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    Find a Doctor > Dr. Kenneth Yeung, M.D.
    Kenneth Yeung

    Kenneth Yeung, M.D.


    Family Medicine

     
    (Board Certified)
    Accepting new patients


    Offers My Health Online

    Accepted Health PlansOpens in new window Request an appointmentOpens in new window
    Fremont Center
    3200 Kearney Street
    Building 2, 3rd Floor
    Fremont, California 94538
    View Mapof 3200 Kearney Street, Building 2, 3rd Floor, Fremont. Opens in new window
    (510) 490-1222 

    Professional Interests

    Family Medicine
    Adolescent health, Asthma management, Cholesterol management, Chronic hepatitis B and C, Complementary/alternative medicine, Culturally diverse patients, Depression, Diabetes, High-risk hypertension, Mind-body wellness, Preventive care, Well-child and infant care, Women's health

    Spoken Languages

    Primary:
    English
    Additional:
    Cantonese (Very Good)
    Mandarin (Very Good)

    Community Activities

    American Academy of Family Physicians

    Personal Interests

    Dr. Yeung is married and has 2 sons. He enjoys playing musical instruments, table tennis, soccer, basketball, as well as biking, swimming, and Tai Chi.

    Resources

    Forms:

    Developmental Questionnaires (for children ages 0-11): You can save time by submitting forms through My Health Online's child proxy access feature. Or print and complete the age appropriate well-child form at home.

    Adult Health History Form: Print and bring your completed Adult Health History Form (.pdf) to your next physical exam. Additional information: How to Fill in the Form & FAQ.

    Annual Medicare Wellness Form (for ages 65 and older): Save time by completing this form prior to your appointment by logging into your My Health Online account where you will find the form listed under "Upcoming Appointments." You can download and complete the form as well - English Version | Spanish Version.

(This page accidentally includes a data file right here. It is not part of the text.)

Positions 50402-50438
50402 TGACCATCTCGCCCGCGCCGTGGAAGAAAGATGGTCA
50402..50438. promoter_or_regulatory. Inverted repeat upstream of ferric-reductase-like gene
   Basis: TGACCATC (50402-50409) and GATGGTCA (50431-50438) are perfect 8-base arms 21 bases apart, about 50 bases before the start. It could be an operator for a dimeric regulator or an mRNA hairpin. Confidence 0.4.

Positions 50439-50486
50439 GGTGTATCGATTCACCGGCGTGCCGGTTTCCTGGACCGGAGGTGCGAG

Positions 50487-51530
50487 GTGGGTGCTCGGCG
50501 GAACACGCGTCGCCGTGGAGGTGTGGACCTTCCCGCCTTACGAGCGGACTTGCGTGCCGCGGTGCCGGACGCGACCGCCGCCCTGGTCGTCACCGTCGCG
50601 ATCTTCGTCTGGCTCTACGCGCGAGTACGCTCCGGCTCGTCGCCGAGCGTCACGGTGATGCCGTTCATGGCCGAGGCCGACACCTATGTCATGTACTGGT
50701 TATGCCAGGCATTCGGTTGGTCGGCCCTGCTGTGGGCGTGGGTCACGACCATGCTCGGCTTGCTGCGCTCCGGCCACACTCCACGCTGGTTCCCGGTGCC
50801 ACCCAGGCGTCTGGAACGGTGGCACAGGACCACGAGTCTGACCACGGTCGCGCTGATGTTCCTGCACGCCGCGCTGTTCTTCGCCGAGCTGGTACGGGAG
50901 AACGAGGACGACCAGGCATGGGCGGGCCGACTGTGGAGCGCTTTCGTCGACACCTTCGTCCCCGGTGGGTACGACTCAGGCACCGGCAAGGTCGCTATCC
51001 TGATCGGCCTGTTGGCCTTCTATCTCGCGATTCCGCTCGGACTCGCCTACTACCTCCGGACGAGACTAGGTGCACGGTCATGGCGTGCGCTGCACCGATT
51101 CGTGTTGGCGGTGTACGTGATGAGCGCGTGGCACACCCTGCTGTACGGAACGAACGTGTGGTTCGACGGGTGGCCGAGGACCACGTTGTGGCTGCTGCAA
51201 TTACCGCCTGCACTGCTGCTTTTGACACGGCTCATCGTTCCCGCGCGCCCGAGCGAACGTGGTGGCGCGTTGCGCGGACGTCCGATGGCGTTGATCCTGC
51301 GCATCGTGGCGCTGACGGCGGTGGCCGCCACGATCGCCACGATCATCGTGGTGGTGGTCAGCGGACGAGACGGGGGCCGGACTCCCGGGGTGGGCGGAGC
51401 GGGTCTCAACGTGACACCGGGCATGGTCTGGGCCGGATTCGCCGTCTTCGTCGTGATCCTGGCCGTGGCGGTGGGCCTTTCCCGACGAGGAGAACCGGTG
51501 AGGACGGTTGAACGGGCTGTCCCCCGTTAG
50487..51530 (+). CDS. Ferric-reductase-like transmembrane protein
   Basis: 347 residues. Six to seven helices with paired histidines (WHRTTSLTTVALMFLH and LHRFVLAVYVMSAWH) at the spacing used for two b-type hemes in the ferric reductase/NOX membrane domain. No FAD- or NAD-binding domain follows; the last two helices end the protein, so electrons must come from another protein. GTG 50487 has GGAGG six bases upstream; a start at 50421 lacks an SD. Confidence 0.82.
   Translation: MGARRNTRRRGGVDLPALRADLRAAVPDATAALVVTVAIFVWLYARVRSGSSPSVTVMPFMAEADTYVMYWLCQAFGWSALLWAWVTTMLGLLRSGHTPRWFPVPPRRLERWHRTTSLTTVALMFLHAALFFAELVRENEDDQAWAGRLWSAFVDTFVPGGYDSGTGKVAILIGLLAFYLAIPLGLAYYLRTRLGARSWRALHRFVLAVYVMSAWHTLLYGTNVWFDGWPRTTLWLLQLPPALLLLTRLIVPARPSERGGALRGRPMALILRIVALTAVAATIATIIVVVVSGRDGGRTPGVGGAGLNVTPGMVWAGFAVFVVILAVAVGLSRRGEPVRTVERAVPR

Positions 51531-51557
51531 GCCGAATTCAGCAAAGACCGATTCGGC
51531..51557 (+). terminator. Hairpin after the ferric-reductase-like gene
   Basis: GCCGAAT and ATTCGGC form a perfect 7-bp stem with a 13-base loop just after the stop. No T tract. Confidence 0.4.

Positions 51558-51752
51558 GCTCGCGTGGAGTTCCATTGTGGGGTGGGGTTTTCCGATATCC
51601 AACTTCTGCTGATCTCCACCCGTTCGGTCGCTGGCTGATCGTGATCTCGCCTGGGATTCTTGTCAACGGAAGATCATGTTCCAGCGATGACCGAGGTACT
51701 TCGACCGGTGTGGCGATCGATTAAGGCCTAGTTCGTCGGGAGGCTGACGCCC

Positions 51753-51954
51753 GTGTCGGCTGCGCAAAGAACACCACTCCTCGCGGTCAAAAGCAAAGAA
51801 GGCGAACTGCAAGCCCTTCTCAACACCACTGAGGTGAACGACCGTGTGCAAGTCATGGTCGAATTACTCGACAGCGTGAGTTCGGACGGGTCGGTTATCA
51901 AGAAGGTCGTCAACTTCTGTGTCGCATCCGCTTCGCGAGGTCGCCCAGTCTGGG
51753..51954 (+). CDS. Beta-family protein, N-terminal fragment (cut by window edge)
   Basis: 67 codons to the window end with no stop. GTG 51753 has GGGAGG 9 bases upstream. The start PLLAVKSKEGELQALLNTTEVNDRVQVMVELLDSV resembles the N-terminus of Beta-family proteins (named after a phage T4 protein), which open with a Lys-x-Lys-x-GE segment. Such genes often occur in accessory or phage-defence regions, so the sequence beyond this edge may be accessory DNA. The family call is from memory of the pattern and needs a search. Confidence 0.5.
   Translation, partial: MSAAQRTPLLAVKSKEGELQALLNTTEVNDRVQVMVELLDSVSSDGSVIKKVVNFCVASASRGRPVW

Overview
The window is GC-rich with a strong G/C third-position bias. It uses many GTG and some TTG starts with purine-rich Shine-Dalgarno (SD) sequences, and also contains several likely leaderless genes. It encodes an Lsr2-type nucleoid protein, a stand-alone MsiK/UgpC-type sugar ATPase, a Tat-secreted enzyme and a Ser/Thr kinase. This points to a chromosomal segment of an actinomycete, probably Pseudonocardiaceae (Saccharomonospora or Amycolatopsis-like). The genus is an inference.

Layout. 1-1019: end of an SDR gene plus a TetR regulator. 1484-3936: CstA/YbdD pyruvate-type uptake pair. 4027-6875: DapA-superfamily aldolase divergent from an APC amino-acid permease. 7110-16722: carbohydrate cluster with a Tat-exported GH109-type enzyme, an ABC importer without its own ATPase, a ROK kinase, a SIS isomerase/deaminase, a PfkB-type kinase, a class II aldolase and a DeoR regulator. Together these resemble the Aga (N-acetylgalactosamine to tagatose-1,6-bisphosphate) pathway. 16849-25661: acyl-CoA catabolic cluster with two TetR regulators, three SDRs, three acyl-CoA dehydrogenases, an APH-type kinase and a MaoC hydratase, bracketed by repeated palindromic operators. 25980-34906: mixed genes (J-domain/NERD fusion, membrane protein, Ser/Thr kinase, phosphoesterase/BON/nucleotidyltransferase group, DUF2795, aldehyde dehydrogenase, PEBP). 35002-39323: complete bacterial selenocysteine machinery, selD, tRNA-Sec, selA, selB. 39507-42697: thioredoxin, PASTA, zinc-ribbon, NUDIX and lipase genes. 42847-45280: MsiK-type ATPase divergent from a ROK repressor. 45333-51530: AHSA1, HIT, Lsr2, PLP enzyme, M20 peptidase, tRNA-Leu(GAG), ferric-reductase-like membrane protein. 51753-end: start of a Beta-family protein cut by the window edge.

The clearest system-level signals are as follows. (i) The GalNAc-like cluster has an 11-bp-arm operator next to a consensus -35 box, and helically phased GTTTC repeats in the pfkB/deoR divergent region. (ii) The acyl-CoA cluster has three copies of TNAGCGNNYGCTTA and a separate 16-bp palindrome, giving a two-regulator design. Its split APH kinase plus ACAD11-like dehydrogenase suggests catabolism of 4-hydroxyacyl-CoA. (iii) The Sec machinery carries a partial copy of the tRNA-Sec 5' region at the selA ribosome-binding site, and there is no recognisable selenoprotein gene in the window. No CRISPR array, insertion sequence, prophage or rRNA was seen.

Philosophy of Care

    I believe that the human's body, mind, and spirit (or the "soul") are dynamically interrelated. A clinician should look at a person as a whole, and not just to treat a particular system or a disease. For instance, someone presents with headache or back pain might be the result of recent job changes, relocation, or marital problems; or someone who complains of chronic fatigue might due to his or her dietary imbalance and sedentary lifestyle, etc. A thorough history and a heart "willing to listen" on the physician's part are key in reaching the correct diagnoses, which in turn allowing proper treatments to be delivered.

    I think religion and one's cultural background/beliefs play a big part in one's life (and ultimately in one's health care and well being), and I'm open to discuss with my patients about their beliefs, taboos, and ideas in their upbringing. I was brought up in a Chinese home, and I inherited many traditional values and was given many "home remedies" passed down from generations. In a diverse society such as the one we live in, we ought to respect our differences and learn from each others.

    I also value the roles that many alternative modalities (such as acupuncture, herbal medicine, nutritional balance, relaxation and strengthening exercises such as Tai Chi and Yoga, etc.) play in the healing process of many ailments. I don't think "taking the pills" is the solution to all things. Physicians and his/her patients should keep an open mind, and explore new ways to improve health. It is an ongoing process for myself and my patients, to learn about their body and their underlying conditions, and together, we will establish goals to get well and stay healthy.





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